The last child of 23, he grew up in a tiny town of Bellas Gate in Jamaica. After seeing his first play at age nine he was smitten with theater. He began his theater career as a teacher after three years at Rose Bruford College, an English drama school, where he studied in the early 1960s on scholarship. He helped produce the renaissance of Jamaican theater in the early 1970s, participating in a group called Theatre ’77, which was founded in 1965 to stage local performances with the commitment, embedded in its name, of evolving to professional work by 1977. He is author of 16 published plays. His films included “Smile Orange” (co-author, 1974) based on his play of the same name, “Top Rankin’,” “Milk and Honey” (1988) and “One Love” (2003). He received five prestigious awards for theater, four for film, and was named a Commander of the Order of Distinction by the Government of Jamaica.

Director Clinton Turner Davis is a prolific director Off-Broadway and in regional theaters and is a noted interpreter of August Wilson. He received the Lloyd Richards directing Award from the National Black Theatre Festival. His Off-Broadway credits include “Harriet’s Return,” “Joe Turner’s Come and Gone, “The Conjure Man Dies” and “Divine Comedy” for New Federal Theatre, “Puppetplay,” “Abercrombie Apocalypse,” “Two Can Play,” “House of Shadows” and “Box X Man” for The Negro Ensemble Company, “One Night” by Charles Fuller at Cherry Lane Theater and “The African Company Presents Richard III” for The Acting Company. He has also directed for Juilliard and NYU-Tisch. He has been a member of Negro Ensemble Company for 16 seasons.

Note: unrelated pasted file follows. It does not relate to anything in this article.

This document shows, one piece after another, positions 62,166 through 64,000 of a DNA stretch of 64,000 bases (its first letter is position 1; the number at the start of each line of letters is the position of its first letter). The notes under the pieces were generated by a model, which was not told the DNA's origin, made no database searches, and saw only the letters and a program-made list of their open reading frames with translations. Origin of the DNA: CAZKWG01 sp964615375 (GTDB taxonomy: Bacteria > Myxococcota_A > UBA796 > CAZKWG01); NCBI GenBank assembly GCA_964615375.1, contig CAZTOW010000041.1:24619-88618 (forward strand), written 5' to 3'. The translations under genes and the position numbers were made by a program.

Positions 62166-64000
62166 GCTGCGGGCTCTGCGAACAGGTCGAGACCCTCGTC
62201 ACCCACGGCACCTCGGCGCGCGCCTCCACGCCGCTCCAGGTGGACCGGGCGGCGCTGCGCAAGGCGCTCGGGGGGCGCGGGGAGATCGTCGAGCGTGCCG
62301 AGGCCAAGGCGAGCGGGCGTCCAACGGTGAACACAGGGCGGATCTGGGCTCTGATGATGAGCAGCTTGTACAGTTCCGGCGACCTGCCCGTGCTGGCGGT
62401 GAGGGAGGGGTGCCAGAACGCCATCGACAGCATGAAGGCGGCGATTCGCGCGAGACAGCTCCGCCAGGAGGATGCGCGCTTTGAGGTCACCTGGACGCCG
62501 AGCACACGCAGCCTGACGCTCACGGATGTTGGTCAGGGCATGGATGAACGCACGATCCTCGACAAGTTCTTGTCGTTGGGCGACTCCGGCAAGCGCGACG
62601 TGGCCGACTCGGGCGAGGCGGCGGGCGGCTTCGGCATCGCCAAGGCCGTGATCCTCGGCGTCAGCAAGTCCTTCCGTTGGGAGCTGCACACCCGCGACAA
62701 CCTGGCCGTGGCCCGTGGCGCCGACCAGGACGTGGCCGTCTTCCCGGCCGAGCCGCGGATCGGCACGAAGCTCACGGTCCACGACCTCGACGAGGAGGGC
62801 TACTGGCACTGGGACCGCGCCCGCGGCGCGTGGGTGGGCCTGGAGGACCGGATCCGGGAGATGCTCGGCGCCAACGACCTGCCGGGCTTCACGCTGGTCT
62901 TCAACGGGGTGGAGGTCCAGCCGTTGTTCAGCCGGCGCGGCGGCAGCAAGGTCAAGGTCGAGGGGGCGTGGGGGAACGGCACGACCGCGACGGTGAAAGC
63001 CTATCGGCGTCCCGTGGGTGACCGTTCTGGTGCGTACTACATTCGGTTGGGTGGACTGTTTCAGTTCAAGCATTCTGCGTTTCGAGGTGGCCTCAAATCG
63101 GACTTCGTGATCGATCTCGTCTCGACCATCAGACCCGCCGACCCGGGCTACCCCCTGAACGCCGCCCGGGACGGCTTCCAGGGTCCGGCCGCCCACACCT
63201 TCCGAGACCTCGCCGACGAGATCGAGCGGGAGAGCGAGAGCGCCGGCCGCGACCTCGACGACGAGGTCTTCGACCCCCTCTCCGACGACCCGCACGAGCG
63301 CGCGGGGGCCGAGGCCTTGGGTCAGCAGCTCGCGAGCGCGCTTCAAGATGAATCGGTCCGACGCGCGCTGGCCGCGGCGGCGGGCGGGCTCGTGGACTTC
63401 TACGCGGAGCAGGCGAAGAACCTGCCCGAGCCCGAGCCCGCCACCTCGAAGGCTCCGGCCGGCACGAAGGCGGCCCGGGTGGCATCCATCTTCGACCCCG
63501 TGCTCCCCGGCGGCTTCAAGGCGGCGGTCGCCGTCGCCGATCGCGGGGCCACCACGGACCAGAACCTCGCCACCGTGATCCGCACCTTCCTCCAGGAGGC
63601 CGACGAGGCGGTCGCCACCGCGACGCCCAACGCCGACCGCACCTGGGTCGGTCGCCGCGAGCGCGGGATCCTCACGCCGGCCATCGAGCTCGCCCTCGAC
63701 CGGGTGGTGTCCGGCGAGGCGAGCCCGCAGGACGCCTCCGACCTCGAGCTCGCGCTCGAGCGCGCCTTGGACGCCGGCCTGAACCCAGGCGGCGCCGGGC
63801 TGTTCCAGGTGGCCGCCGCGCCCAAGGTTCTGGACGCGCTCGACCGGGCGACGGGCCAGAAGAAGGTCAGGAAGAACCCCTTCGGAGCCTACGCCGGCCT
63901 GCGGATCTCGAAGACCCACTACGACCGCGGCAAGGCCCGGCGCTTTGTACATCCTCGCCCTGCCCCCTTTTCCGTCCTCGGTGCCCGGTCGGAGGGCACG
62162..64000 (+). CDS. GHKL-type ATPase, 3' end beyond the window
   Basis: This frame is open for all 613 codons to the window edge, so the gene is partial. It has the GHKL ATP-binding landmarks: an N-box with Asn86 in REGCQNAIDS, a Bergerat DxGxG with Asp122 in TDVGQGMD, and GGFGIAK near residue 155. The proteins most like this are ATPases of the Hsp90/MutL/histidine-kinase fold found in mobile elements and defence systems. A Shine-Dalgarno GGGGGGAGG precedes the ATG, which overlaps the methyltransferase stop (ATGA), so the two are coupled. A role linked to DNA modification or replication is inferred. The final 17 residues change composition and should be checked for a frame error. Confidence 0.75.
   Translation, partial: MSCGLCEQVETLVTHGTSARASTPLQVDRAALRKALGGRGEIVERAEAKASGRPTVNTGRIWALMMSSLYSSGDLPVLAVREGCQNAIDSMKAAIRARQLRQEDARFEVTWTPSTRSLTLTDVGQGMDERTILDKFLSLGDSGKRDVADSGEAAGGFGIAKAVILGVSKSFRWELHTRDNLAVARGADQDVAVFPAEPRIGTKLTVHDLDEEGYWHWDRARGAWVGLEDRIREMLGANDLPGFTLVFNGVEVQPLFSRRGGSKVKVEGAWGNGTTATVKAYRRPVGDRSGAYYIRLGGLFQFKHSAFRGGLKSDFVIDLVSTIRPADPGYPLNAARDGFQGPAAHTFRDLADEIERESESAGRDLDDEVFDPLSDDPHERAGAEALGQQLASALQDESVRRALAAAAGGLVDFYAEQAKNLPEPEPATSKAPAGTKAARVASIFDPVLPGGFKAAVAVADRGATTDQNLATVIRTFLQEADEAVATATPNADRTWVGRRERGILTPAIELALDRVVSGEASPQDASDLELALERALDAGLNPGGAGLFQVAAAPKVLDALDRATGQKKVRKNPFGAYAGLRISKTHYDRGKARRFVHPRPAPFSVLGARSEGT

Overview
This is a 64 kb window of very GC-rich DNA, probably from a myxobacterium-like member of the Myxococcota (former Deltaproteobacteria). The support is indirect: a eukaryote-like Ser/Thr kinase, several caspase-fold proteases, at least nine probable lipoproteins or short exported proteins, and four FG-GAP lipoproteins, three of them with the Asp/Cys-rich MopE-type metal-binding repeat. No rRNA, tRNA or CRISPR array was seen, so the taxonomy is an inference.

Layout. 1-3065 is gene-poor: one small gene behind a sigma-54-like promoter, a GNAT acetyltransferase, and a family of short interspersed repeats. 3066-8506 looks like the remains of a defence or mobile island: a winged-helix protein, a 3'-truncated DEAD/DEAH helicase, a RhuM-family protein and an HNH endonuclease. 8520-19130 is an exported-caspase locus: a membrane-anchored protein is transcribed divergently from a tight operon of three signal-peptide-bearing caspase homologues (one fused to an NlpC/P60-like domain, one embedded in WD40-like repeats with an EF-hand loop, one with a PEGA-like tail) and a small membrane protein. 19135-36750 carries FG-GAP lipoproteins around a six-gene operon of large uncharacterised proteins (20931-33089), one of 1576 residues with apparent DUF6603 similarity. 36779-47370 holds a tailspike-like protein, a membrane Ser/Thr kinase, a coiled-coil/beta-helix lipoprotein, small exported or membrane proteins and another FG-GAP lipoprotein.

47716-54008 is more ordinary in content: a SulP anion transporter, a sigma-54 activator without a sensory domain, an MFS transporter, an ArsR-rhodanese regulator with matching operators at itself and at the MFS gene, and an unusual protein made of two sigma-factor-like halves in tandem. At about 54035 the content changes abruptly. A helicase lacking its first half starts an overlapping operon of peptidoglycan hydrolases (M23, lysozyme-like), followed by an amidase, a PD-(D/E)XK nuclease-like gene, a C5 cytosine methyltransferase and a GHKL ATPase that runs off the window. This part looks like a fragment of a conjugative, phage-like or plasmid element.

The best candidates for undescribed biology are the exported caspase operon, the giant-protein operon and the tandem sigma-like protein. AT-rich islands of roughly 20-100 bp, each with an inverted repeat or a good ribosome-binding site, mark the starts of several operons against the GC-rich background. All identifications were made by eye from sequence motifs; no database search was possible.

He is a PEW/TCG National Theatre Artist and recipient of NEA/TCG Director and Theatre Fellowships. He has served on the boards of SDC and its foundation, New Federal Theatre, National Black Arts Festival and National Theatre Training Committees of the International Theatre Institute (ITI), among others. He co-founded the Tony and Obie Award winning Alliance for Inclusion in the Arts/Non-Traditional Casting Project. He is an associate professor of drama at Colorado College in Colorado Springs and has been a guest lecturer at Yale, Dartmouth, Columbia, Ohio State University, and Howard University, among others. He received a Distinguished Alumni Award from Howard University. Other prizes include Dallas Theatre, Bay Area, Barrymore and Drama-logue awards. He lives in Brooklyn.

Buy tickets at: http://www.castillo.org and https://ci.ovationtix.com/2912, 866-811-4111.